Monday. 17.06.2024

Finland is a generous country with its university students and provides them with scholarships and grants as long as they fulfill their mission. To make sure that is the case, the Social Security Institution (Kela) assesses the academic progress of higher education students on a yearly basis.

The assessment has now been carried out for around 130,000 higher education students who received financial aid in the academic year 2018-2019, informed Kela through its website. The outcome of this process was that the social security institution has sent a request for further information to 7,500 university students and 5,700 students of universities of applied sciences. In total, 13,200 students (around 10% of the total evaluated) will have to explain the reasons why they have not completed the minimum credit requirements.

According to Kela's explanation, the academic progress of students in higher education is assessed on the basis of financial aid data and information about the number of credits they have earned. The assessment focuses both on the academic year 2018-2019 and the entire time that a student has pursued higher education studies in Finland.

Kela assesses academic progress in accordance with the requirements set out in the legislation on student financial aid. The academic progress has been sufficient if the student has earned at least 20 credits in the previous academic year and on average at least five credits for each month of financial aid.

The requirement of 20 credits earned does not apply to any academic year in which the student either completed a higher education degree or began a course of higher education during the spring term.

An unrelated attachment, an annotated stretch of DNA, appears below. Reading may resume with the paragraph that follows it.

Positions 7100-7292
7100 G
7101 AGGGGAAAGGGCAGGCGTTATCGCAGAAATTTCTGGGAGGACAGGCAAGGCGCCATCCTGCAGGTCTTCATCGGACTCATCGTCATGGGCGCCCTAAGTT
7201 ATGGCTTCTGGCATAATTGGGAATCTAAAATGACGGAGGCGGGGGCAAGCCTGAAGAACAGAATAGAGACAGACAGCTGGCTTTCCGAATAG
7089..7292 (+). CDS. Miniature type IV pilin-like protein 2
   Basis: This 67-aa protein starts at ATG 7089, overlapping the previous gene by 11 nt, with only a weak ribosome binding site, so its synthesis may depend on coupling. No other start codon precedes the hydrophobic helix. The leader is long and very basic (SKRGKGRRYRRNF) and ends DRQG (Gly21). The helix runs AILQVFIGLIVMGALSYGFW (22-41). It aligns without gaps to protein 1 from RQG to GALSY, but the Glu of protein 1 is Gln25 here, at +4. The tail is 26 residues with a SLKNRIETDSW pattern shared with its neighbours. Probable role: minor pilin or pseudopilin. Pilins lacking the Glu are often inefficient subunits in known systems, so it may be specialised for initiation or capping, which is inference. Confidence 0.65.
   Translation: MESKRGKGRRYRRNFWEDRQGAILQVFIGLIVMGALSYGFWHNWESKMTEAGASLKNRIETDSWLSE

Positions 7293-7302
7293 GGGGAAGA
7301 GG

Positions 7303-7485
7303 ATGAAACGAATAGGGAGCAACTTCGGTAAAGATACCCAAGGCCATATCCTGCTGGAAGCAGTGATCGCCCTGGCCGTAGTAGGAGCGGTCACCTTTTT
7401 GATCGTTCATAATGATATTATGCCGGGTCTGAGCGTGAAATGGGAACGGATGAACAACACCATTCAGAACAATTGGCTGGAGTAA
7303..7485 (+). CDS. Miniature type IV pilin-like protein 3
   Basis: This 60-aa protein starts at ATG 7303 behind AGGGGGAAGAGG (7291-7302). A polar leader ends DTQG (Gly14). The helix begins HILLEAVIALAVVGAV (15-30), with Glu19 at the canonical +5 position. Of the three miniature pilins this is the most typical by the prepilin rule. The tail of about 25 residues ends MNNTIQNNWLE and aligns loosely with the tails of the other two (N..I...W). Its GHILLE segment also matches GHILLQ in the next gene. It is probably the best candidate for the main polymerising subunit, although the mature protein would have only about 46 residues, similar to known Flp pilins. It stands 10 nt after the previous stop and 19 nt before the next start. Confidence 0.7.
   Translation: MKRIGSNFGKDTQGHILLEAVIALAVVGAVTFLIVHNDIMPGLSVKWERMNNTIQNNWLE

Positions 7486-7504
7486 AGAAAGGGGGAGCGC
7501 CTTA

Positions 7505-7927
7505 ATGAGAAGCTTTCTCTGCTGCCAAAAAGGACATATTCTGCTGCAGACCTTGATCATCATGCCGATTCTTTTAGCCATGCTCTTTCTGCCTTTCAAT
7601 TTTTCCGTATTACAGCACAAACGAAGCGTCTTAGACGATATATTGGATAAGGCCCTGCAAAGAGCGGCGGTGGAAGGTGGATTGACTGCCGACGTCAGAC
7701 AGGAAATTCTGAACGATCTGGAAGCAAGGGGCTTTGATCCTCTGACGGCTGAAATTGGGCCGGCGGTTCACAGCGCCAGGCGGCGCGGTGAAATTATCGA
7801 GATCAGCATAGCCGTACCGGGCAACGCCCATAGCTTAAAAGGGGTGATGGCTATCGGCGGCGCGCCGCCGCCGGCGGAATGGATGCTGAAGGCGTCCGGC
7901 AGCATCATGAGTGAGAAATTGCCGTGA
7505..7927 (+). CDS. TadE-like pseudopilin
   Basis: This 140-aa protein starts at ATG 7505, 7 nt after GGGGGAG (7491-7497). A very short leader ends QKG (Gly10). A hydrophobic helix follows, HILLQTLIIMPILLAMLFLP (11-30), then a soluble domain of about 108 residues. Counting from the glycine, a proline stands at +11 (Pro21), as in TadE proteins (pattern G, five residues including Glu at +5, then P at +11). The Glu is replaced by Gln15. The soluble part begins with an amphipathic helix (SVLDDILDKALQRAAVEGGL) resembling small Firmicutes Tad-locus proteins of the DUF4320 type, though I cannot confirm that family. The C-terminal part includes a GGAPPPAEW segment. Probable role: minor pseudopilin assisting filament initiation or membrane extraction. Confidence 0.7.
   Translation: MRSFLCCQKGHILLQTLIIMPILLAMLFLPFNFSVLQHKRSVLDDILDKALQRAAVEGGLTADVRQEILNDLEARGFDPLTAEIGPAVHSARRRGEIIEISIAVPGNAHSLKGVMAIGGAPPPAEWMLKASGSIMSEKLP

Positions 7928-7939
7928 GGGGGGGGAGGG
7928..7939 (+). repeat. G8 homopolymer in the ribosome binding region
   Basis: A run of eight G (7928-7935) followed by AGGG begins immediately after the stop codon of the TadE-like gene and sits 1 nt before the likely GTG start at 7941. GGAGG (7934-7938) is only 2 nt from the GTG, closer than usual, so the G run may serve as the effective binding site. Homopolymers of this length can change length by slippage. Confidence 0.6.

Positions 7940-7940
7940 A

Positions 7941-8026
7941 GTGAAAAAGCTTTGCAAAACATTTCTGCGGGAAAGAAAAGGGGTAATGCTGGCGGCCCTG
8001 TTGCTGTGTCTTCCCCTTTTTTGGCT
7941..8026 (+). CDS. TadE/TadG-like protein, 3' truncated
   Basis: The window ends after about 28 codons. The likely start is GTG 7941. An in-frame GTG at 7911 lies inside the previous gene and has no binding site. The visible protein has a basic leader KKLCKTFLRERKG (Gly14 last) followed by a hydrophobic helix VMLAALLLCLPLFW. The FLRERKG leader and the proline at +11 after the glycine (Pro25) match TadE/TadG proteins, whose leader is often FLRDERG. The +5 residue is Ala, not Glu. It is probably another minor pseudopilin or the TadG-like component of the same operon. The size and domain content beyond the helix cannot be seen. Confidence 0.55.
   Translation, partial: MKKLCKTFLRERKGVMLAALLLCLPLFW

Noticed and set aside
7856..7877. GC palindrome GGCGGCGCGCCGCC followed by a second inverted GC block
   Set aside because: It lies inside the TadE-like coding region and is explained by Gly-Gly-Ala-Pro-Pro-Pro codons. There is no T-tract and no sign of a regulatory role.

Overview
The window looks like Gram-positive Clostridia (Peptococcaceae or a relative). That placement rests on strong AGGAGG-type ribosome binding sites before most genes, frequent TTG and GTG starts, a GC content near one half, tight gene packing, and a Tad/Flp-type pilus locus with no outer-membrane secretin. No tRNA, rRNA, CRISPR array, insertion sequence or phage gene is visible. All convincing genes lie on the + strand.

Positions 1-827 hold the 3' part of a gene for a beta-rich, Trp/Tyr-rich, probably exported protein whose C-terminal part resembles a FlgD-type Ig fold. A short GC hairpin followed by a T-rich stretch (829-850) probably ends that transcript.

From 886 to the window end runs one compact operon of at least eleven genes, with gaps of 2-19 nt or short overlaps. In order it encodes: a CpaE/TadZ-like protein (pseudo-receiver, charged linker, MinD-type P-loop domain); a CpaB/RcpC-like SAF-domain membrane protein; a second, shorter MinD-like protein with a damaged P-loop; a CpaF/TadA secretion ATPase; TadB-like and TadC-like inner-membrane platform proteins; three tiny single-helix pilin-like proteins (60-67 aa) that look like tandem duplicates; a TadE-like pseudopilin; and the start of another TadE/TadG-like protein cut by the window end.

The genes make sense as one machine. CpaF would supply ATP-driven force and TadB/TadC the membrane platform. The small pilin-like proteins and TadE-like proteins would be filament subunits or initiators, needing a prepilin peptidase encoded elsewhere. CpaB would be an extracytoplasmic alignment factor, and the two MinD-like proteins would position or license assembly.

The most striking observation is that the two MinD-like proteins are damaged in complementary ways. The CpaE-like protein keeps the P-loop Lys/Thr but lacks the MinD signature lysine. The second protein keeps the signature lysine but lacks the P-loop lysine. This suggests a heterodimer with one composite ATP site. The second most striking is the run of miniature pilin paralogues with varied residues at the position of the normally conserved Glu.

Acceptable reasons for insufficient progress

The Social Security institution advised students to reply promptly to the request for information, preferably by using its online service. The deadline to send replies is 25 October. Financial aid payments to students who do not reply or whose reasons are not accepted will be stopped on 1 January 2020.

Nevertheless, Kela considers whether there are acceptable reasons for the unsatisfactory academic progress. Among them, Kela mentions the following in its website:

  • An illness of your own or of your close family member.
  • Otherwise difficult circumstances.
  • Completing a particularly large study module (such as a thesis).

Another reason which may be accepted is if the student stopped studying because of the birth of a child or the performance of compulsory military service, alternative civilian service or women's voluntary armed service. In those cases, payment of financial aid may be continued.

The reply form to inform of insufficient progress can be found HERE

Incomplete studies also taken into account

The assessment of academic progress takes into account all credits earned at Finnish institutes of higher education and the number of months of financial aid since 1 August 2011. The academic progress of students who have graduated with a higher education degree and who continue studies in higher education is assessed for the period following the month of graduation.

If a student has credits from more than one institute of higher education, Kela will automatically include such credits in the assessment. Also incomplete studies are taken into account when assessing academic progress. "Students may wish to explain the reasons for failing to complete a previous course of study in their reply," Kela says.

Last year, 15,000 students received the request for further information, 9,650 of whom attended a university and 5,350 a university of applied sciences. Therefore, the number of requests for information decreased this year.

13,200 students may lose financial aid for not getting enough credits